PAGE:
I recently needed to use this enclosure from Radio Shack. I’ve seen them used a ton over the last couple decades but somehow couldn’t find the dimensions, especially the hole spacing. So I got out my trusty dial calipers and and made my own. Hope this helps somebody else.
A few years ago I was working on a project using a multi-rotor UAS to monitor weather. While out in the field, the user needed to be able to see the location of the UAS on a satellite map. The UAS had a GPS and was capable of transmitting that back to the laptop running custom ground station software; however, a constant connection to the internet would be necessary to get satellite maps from Google and many places this would be used won’t have a reliable signal. So I rolled my own solution to fetch the map from Google ahead of time and save it as an image file, which works fine since the location would be known in advance. The challenge was that I needed to have GPS coordinates associated with the image. Instead of having the GPS coordinates in a separate file, I decided to alter the pixels in the image to store the GPS coordinates so that only one file was necessary.
I’m working on a robot project and one of the intended uses is to teach line following to college students. For this, I’m making an array of 9 RPR-220 reflectance sensors. This post will describe the part I’ve designed and the reasoning behind it. It’s a bit rambly so consider yourself forewarned.
Several months ago I wrote a post about a breakout board for the TB6612 motor driver. You can find that here. The reason I made my own breakout board for this was that the ones available from Sparkfun, Adafruit, and Digikey didn’t have diodes on the board. The TB6612 says it has internal diodes but those are small and I saw somebody online suggest always using external diodes. Today I realized I wasn’t sure if I actually needed them or not so I decided to do my own test to find out.
Over at One Mile At A Time, they did an analysis of the recent IHG Priceless Surprises Promotion where you could mail in 94 entrees and get back 94 plays in an online game. Most entrees only won 500 points but some won 1000, 2000, 5000, and a few won free nights or gift cards. I liked his analysis and it got me thinking about possible wins and the distribution. Instead of doing a bunch of math, it was easier to create a Monte Carlo Simulation and the results were a little surprising.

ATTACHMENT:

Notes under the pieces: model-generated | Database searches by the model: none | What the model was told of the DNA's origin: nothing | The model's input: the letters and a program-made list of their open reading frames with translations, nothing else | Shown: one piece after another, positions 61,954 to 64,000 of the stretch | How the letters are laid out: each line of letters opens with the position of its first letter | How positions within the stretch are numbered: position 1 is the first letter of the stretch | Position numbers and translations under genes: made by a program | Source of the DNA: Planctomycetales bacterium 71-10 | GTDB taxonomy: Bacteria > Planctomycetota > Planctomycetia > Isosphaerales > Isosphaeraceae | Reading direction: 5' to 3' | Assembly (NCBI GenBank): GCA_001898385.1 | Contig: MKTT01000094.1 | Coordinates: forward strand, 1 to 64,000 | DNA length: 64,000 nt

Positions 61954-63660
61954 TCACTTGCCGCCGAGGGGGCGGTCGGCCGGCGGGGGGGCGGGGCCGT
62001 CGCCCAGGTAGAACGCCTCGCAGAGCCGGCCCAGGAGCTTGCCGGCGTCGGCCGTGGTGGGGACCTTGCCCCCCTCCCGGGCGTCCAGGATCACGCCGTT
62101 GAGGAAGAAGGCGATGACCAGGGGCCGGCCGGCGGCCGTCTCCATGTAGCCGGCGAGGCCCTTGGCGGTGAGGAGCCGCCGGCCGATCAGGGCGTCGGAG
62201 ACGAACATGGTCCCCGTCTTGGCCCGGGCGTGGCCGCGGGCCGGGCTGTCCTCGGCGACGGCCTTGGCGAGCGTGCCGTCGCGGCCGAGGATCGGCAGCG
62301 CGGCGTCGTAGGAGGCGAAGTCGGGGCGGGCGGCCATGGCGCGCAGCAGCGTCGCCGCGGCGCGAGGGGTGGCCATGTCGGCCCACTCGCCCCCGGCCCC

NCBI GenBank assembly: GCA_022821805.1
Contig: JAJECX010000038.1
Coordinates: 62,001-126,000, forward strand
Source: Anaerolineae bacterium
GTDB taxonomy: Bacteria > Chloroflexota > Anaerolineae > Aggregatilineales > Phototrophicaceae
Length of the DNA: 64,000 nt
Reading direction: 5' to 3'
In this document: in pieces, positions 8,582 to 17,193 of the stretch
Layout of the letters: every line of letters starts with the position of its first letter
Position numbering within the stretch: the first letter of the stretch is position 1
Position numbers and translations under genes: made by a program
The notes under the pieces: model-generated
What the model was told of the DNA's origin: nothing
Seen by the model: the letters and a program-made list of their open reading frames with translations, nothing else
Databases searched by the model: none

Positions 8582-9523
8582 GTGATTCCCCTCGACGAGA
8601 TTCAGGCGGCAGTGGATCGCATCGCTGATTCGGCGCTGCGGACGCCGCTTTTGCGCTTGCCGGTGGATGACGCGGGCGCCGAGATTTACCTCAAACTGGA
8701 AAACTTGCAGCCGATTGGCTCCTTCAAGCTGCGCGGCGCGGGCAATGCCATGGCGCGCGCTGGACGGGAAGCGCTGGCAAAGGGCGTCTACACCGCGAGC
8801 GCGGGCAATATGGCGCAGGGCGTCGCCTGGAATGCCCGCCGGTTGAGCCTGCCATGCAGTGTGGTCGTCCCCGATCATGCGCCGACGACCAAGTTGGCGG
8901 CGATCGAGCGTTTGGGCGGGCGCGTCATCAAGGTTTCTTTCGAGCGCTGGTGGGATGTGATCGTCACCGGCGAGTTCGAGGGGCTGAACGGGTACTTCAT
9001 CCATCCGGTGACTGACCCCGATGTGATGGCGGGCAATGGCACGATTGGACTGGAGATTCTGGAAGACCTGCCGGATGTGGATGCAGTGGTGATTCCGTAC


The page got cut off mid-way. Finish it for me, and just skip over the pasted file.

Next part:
The little board was built to charge a single lipo battery using the MCP73831 from Microchip. I plan to use it along with several other boards featured on this blog in a larger project, but I like to break things up and make sure they’re working individually before making them work together. Continue reading “Simple LiPo Battery Charger with the MCP73831”
If you’ve read much of this blog, you’ll have noticed that something I like to do is test ideas on simple breakout boards before implementing them into larger projects. If something goes wrong, I haven’t wasted a bunch of time/money on it. And if something goes right, then I’ve got an example that I can keep around which will help next time I need to implement that particular part. This post shows my breakout of the NCP1402 boost converter that takes inputs from 1-4V and outputs 5V at up to 200mA.
Part of a robot controller I’m currently working on involves using some motor controllers. Since this robot controller is expensive and I’ve never worked with h-bridges (other than in professional products) I decided to make a breakout board to test it rather than risk making a stupid mistake on the robot controller. Luckily, it all worked perfectly so I’m sharing it with the world so that other people can learn from it. Continue reading “TB6612FNG Motor Driver Breakout Board”
One of the projects I’m working on is a robot that has reflectance sensors around its circumference. I had trouble finding sensors that would work in the 0.25-0.75 inch range but eventually found the RPR-220. To mount this sensor, I made a breakout board with space for resisters and connections for positive, negative, and signal. Continue reading “Using the RPR-220 and a Breakout Board”
You may have noticed it’s been a while since I updated the blog. For the past couple of month’s I’ve been kicking myself into gear and have finally finished my master’s degree at the University of Oklahoma. And they even gave me a shirt to prove it. Hopefully I can now get back to regular updates!